Addiction is a severe and progressive illness that leaves nothing but devastation in its wake. Just in 2018, alcohol and other drugs claimed nearly 200,000 lives, leaving behind a string of grief-stricken families trying to make sense of the tragedy that befell them.
According to experts, 4 in 5 people do not want to be associated with people with addiction, yet only 10% of people suffering from addiction will ever receive the help they need. You may feel despair because of this social stigma, but it doesn’t have to be like this forever. Change is always possible, and help is always available.
The first step is determining whether your addiction has become severe enough for you to seek help. Having hit rock bottom starts the journey to becoming a better person, however difficult it may be.
If you want to get back on your feet and fight your addiction, here are the things to look for:
Losing your job
Control is the key to separating occasional indulgences from full-blown addictions. Addicts experience a sense of total powerlessness that makes it impossible to focus on anything else. Losing control often results in career damage.
Among all age groups and social classes, one in five unemployed people suffer from addiction. It proves that the ‘high-functioning addict’ is essentially a myth. So, as you begin to look at how addiction affected your life, examine how you did at your job. It may be time to seek a change if you have lost your job as a result of your habits, such as not showing up to work or not meeting deadlines.
Treatment facilities, such as Serenity at Summit, can be of great assistance. An in-patient facility can help you create distance between you and your triggers, suppliers, and drug-using friends. Combining a healthy distance with counseling and therapy can be just what you need to bounce back from a dark chapter in your life.
For a long time, legal experts have stressed the role of addiction in destroying relationships. Around one in three divorce claims in the US are related to substance abuse. Alcoholism is the third most common reason for women ending their marriages. Sadly, some have even suffered domestic abuse at the hands of their troubled spouse.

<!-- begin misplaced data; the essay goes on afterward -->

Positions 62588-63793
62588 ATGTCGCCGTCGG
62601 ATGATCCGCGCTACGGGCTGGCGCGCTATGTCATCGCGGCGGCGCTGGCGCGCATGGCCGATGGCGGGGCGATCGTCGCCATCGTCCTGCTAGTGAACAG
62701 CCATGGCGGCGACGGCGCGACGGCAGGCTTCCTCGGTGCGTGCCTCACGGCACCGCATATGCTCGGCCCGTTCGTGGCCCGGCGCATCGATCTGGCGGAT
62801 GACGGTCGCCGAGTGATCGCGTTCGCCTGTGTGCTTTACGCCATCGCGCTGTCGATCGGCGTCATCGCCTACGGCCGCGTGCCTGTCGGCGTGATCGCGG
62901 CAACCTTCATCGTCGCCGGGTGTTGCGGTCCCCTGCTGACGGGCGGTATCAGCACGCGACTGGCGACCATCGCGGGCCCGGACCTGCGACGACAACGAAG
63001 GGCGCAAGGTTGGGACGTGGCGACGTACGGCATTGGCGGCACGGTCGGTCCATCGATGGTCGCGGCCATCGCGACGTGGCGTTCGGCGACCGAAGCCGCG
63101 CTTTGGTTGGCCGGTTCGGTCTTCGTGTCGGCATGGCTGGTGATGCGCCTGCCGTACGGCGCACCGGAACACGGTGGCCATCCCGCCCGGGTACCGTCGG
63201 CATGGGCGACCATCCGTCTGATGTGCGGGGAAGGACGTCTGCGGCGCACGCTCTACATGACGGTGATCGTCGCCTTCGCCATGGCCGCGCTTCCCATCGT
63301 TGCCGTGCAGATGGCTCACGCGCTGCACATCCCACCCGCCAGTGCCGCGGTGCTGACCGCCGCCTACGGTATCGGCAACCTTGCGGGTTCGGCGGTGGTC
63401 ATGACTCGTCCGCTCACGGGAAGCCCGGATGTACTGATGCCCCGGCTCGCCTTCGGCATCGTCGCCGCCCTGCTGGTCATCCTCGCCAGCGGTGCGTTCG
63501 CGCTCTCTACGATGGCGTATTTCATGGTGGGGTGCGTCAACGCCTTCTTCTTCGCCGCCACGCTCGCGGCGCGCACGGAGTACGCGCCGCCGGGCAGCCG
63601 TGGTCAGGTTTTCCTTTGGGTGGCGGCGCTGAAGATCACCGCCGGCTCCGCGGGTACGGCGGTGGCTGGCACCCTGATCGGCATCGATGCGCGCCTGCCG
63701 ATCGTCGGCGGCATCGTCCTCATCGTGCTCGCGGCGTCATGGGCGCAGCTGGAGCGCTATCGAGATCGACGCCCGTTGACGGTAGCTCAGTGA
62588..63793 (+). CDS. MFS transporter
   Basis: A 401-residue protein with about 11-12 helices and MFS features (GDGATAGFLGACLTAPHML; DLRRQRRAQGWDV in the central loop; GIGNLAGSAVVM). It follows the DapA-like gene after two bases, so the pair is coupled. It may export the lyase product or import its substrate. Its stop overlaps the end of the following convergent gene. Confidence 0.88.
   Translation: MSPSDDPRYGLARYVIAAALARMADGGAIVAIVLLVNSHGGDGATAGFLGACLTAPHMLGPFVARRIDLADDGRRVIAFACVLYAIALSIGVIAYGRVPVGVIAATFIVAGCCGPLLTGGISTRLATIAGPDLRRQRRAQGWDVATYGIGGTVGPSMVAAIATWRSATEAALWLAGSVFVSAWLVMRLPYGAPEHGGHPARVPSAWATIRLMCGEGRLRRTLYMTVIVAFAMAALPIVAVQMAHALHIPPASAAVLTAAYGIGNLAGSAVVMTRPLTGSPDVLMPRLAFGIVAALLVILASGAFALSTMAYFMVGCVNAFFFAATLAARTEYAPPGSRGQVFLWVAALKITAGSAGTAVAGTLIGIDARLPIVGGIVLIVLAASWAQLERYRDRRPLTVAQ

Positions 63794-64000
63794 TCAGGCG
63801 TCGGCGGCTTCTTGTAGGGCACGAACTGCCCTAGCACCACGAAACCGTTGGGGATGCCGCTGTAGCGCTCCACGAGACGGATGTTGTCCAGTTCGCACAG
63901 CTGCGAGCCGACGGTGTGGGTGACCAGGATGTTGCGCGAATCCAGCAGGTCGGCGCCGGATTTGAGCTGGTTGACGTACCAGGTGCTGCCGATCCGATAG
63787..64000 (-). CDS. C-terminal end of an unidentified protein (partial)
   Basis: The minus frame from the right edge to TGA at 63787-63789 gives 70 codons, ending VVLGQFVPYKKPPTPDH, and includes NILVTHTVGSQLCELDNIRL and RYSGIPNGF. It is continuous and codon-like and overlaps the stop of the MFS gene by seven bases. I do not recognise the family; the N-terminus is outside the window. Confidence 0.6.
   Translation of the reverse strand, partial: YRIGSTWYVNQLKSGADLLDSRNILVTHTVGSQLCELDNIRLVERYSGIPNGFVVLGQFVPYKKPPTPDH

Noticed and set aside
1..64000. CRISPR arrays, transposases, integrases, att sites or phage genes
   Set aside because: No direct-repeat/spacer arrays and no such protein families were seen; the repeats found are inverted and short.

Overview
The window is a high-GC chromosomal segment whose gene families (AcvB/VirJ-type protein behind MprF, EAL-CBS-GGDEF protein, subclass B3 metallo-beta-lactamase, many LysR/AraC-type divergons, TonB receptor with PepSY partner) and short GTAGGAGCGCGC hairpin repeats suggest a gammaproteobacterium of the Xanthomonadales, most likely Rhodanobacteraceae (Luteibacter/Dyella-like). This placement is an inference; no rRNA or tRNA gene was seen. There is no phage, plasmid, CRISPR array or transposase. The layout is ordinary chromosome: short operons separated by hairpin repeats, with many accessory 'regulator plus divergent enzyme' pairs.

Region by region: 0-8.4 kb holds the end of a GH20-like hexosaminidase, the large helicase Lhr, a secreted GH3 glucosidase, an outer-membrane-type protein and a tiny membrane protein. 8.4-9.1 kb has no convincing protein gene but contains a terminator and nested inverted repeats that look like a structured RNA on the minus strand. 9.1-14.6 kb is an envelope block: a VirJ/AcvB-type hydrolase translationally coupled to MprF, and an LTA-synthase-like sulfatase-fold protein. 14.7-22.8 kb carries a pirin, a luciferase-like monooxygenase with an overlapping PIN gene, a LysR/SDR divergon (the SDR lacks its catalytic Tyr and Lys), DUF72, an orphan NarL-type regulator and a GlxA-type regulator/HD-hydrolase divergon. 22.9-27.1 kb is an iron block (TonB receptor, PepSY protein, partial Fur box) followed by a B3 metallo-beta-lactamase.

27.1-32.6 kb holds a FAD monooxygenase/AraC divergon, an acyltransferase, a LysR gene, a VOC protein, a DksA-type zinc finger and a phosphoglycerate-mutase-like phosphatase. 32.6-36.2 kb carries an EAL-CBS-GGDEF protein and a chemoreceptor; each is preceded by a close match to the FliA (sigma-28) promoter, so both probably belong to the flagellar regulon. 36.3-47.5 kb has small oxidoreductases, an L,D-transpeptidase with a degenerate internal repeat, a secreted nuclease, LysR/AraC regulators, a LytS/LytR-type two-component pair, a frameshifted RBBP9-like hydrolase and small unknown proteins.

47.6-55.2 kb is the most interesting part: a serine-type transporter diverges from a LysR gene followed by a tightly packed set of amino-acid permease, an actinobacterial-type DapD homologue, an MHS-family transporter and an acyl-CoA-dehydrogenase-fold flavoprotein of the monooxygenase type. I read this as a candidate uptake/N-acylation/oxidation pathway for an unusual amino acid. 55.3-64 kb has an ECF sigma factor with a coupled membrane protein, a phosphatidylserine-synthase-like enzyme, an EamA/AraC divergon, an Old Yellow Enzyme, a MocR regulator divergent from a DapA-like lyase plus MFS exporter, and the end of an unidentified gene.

You may need to examine your relationship conduct, romantic or otherwise if you feel your addiction has gotten out of hand. Do you spend more time satisfying your urges than with people who love and care for you? Do you treat them with compassion and patience and extend honesty to them? Have you willingly fed them half-truths or outright lies to keep chasing your addictions? If so, it may be time to seek help.
When all your money goes towards satiating your urges, you may end up fast-tracking yourself into homelessness. Over 200,000 homeless people surveyed in 2016 had substance abuse issues.
It will be hard to battle your addiction while on the street, so make sure you take it one step at a time. Start by finding resources to resolve your housing crisis. Once you have room to breathe, you can narrow your focus on identifying the underlying causes of your troubles and addressing them.
The trouble with the law
Shame and desperation are the hallmarks of addiction and the main reasons why so many addicts turn to crime. The total loss of perspective that an addict undergoes often leaves them without any money to fuel their habit and no outlet to earn. They feel backed into a corner and resort to crimes as a form of escapism which lands them behind bars.
If you’re in this position, consider exploring free legal aid options available to you and reach out. Your future self will thank you for your courage.
Harming your wel-being
Addiction destroys your physical, emotional, and spiritual well-being if left untreated. According to US hospitalization records, 1 in 3 patients hospitalized in 2013 had overdosed on drugs. Over a tenth of them were back in the hospital bed in less than a month after their release.
Tracking your habits can help you to avoid this fate.
See how many days you can brush your teeth, get 30 minutes of exercise, sleep for 8 hours and drink 8 to 10 glasses of water. If you cannot put your personal needs ahead of your addiction, it may be time to seek help.
Addiction can cause seemingly irreparable damage to every area of your help, making it harder for you to see just how bad things have gotten. Despite this loss of perspective and dignity, all you have to do is bravely take stock of your life.
How are you doing at work? How are your relationships? Are you paying attention to your needs and staying away from jails, institutions, and illness? Examining your life without fear might be what you need to save yourself.
If you feel you are unable to walk away from your urges, reach out to qualified professionals today. Anyone is entitled to all the peace life has to offer, so why not make the most of it.
Robert Haynes did his degree in psychology at the University of Hertfordshire. He is interested in mental health and well-being.